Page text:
Fodder beets are valuable for dairy cows. Lactating dairy cows can be fed with 20 kg/d of fresh fodder beets (about 3-4 kg DM). A 1-week transition with 1 kg (DM) of fodder beets is recommended (ADBFM, 2009). Diets with 3 or 6 kg (DM) of fodder beets can support a milk production of 30 kg/d (Dulphy et al., 2000).

Many studies have reported that the inclusion of fodder beets increases the fat and the protein contents of milk. This effect is particularly notable with diets based on forages such as grass silage and hay that tend to give low milk fat and protein. The effect is small when fodder beets are included at less than 0.8 % LW (DM basis) in the diet, and insignificant when fodder beets supplement maize silage (Dulphy et al., 2000). In lactating cows, the inclusion of fodder beet in the diet reduced silage DM intake but resulted in an increase in total DM intake and estimated ME intake. It had no significant effect on milk yield, though it increased milk protein content and milk energy output. However, milk energy output expressed as a proportion of ME intake was significantly reduced (Ferris et al., 2003). Fodder beets tended to decrease the milk yield and the energy corrected milk yield was lower whereas the composition of the milk was unaffected compared to a total mixed ration with barley (Mogensen et al., 2003). In dairy cows fed a control diet containing hay ad libitum and 15 kg fodder beet, supplementation with either 1 kg ground rapeseed, or 1.4 kg ground linseed, or 1 or 1.4 kg ground sunflower-seed allowed to control milk fat content and milk fatty acid composition (Collomb et al., 2004).

Fodder beet can be associated with potatoes: in lactating cows, compared with barley, a mix of fodder beets and potatoes (80/20) appeared to have a greater effect of substitution on silage intake and this decreased milk production by a magnitude corresponding to the lower intake of ME (Eriksson et al., 2004a).

Suckler cows

Suckler cows can be given 30-40 kg/d of fresh fodder beet (4-6 kg DM) but the amount should not exceed 10% LW (ADBFM, 2009).


Lactating ewes can eat 4-7 kg/d of fresh roots (0.6-1 kg DM) though the precise amount depends on the animal requirements. A four-week adaptation period (with 1 root per day) is recommended. Older ewes should be fed chopped roots (ADBFM, 2009).


Lactating goats can be fed 4-5 kg/d of fresh fodder beet (0.6-0.75 kg DM). Gestating animals can eat 1 kg/d of fresh roots (ADBFM, 2009).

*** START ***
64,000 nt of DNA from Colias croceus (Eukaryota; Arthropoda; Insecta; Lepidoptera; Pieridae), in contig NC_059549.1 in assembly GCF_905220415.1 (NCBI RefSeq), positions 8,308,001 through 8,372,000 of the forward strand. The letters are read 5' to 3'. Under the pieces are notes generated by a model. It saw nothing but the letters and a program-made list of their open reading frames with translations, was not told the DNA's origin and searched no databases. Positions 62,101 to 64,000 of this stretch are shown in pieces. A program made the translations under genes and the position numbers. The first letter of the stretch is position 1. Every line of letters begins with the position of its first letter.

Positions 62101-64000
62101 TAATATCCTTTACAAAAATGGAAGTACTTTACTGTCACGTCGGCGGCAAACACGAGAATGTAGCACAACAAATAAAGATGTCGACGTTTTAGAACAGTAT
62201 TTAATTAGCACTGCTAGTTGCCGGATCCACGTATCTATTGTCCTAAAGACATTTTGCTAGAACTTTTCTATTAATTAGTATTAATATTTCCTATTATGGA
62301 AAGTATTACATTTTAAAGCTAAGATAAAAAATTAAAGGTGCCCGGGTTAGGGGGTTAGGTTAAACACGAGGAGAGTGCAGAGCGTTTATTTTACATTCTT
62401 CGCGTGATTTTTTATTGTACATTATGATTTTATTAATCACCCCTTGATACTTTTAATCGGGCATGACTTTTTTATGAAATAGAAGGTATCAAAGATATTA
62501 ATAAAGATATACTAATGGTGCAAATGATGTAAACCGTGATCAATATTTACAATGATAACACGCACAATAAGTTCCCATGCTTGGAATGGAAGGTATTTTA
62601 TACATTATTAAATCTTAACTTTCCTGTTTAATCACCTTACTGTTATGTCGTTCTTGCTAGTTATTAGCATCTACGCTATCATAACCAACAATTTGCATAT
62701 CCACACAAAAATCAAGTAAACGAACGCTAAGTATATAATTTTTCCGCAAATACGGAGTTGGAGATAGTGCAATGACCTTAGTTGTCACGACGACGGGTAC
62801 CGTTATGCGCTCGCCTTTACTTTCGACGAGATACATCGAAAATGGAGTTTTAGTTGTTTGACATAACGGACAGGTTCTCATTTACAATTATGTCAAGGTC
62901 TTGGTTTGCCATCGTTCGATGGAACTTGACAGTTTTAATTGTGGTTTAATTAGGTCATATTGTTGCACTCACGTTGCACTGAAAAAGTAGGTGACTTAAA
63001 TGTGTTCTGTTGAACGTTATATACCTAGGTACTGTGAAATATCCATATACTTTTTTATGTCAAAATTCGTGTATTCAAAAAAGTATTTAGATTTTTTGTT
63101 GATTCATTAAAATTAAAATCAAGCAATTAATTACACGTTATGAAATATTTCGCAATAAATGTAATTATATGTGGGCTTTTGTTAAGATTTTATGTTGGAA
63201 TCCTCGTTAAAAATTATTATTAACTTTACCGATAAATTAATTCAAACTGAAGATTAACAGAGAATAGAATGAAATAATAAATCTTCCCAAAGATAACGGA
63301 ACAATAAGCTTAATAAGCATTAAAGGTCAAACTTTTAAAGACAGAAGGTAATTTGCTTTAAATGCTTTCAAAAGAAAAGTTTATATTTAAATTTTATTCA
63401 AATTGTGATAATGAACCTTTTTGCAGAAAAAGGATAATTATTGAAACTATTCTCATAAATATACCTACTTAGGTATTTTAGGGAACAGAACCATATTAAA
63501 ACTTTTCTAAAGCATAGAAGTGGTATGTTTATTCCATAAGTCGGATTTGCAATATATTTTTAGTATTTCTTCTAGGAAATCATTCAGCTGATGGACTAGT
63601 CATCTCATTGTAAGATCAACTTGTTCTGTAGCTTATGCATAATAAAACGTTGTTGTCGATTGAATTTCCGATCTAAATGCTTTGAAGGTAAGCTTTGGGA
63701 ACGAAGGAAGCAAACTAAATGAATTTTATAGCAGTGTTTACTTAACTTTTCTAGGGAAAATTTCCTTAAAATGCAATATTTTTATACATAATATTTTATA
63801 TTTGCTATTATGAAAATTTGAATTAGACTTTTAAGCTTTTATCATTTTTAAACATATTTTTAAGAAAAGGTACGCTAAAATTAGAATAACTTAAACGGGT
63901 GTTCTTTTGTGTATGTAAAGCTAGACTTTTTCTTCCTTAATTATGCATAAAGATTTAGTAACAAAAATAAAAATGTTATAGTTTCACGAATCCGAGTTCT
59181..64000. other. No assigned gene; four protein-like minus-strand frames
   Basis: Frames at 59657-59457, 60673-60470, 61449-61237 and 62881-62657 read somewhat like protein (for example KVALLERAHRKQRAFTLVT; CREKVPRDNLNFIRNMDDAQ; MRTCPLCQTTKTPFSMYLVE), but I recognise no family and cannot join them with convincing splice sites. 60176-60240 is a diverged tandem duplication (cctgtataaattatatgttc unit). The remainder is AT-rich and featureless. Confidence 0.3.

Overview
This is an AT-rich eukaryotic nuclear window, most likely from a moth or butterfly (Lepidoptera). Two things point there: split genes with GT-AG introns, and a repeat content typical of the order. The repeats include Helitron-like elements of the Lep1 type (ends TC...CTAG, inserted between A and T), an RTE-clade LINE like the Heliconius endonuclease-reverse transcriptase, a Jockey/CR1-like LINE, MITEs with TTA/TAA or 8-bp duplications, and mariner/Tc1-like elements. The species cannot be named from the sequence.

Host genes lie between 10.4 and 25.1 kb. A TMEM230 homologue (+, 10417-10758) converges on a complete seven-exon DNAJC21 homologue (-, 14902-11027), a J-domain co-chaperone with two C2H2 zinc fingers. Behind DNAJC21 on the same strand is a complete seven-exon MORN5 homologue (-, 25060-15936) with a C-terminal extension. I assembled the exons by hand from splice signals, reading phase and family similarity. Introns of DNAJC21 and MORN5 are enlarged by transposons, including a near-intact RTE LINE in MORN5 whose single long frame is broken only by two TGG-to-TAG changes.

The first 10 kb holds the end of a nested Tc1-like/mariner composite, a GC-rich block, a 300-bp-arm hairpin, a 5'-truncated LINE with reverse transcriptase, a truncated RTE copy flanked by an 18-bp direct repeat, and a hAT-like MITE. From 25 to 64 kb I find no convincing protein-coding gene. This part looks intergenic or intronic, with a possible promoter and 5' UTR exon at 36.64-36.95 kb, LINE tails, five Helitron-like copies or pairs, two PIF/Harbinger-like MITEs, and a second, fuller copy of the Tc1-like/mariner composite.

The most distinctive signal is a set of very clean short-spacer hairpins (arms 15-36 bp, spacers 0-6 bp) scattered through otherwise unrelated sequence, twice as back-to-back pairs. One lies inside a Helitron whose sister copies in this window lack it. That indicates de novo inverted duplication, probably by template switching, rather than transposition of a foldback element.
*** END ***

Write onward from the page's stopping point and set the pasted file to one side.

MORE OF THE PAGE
Fodder beet in organic farming

Like other root crops, fodder beet might be of good value in organic dairy farming, assisting with energy supply as well as nitrogen balance. It could also be beneficial by reducing the amount of potential human food used in animal feeding (Eriksson, 2000).

Fodder beet in the tropics

Fodder beet is a relatively uncommon crop in tropical and subtropical countries, but it could be useful in periods of feed scarcity. In Sudan, a trial comparing fodder beet (a mixture roots and tops) and sorghum forage concluded that fodder beet had a higher nutritive value (lower crude fibre, higher protein and ME), which was reflected in the lower DM intake and equal or superior milk yields by cows fed on beet roots without any adverse effects. Feeding cost was also much lower (Khogali et al., 2011).


Fodder beet roots are a palatable energy feed for growing pigs. They can be fed fresh, dried or ensiled. However, while the fibre content is low, it is still higher than that of wheat and maize grain, and substituting fodder beet for cereals may cause a reduction in the value of other dietary ingredients. Lysine (2.3 to 4.3% of protein) is likely to be the first limiting amino acid in fodder beet. Estimates for the DE value of fodder beet for growing pigs are in the 13.2-14.4 MJ/kg DM range, i.e. slightly lower than for cereal grains. Drying the roots had no effect on the DE or ME. Feeding fodder beet to pigs is safe though some cases of scouring and abortion have been reported in animals fed roots containing high levels of nitrates (see Potential contraints above) (Boyd, 1991).

Fresh fodder beets are bulky due to their high water content and pigs fed fresh fodder beet consume slightly lower levels of the root crop than pigs fed the dried material. However, the water content of fodder beet seems to be quickly reduced following ingestion, and growing pigs can consume large quantities of fresh fodder beet. For instance, in pigs fed 70% (DM basis) of fresh roots, DM intake were only 12% less than for pigs fed the control compound feed (Boyd, 1991). In sows, fodder beet roots increase eating time, reducing feeding rate by 20% with the positive effect of decreasing aggressive behaviour (Appleby et al., 1987 cited by Love, 2008).

Growing pigs

In unbalanced diets, the use of large amounts of fodder beet in growing pigs usually depresses the performance of growing pigs, due to the lower protein content of the roots. Direct substitution of fresh fodder beet for increasing amounts of a balanced compound diet impaired growth performance, lean and fat deposition and killing-out proportion, resulting in lower economic performance in spite of the reduced feed cost. In balanced diets containing 15 to 40% (DM basis) of fresh or dried fodder beet roots, growth performance (daily live-weight gain and feed conversion ratio), fat deposition and killing-out percentage decreased significantly as the proportion of fodder beet increased in the diet (Boyd, 1991).

Ensiled fodder beet root gave good results in finisher pigs as it increased daily weight gain by 15.7%, improved feed conversion ratio and lean-to-fat ratio (Schichter, 1993).


Sows receiving diets where fodder beet roots partially (25%) replaced concentrates had poorer scores at mating (55% vs. 85%) and their litter had lower birthweights (Makaganchuk et al., 1974). Silages containing a limited proportion of fodder beet roots (23%) could be fed to pregnant and lactating sows without affecting fertility (Moshkutelo et al., 1988).

Horses and donkeys